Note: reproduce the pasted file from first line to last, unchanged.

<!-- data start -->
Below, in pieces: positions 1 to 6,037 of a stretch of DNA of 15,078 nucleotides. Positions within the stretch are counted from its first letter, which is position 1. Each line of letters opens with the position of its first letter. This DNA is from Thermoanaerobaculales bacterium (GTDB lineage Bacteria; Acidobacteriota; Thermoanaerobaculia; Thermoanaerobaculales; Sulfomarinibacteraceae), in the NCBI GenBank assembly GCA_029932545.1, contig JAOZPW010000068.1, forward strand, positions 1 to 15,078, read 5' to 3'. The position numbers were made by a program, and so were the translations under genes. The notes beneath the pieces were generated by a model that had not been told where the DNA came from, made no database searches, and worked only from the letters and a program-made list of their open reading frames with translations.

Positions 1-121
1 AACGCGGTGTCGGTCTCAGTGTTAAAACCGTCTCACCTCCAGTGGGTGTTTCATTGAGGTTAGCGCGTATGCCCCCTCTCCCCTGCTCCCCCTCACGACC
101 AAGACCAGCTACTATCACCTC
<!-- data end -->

Below, in pieces: positions 1 to 6,037 of a stretch of DNA of 15,078 nucleotides. Positions within the stretch are counted from its first letter, which is position 1. Each line of letters opens with the position of its first letter. This DNA is from Thermoanaerobaculales bacterium (GTDB lineage Bacteria; Acidobacteriota; Thermoanaerobaculia; Thermoanaerobaculales; Sulfomarinibacteraceae), in the NCBI GenBank assembly GCA_029932545.1, contig JAOZPW010000068.1, forward strand, positions 1 to 15,078, read 5' to 3'. The position numbers were made by a program, and so were the translations under genes. The notes beneath the pieces were generated by a model that had not been told where the DNA came from, made no database searches, and worked only from the letters and a program-made list of their open reading frames with translations.

Positions 1-121
1 AACGCGGTGTCGGTCTCAGTGTTAAAACCGTCTCACCTCCAGTGGGTGTTTCATTGAGGTTAGCGCGTATGCCCCCTCTCCCCTGCTCCCCCTCACGACC
101 AAGACCAGCTACTATCACCTC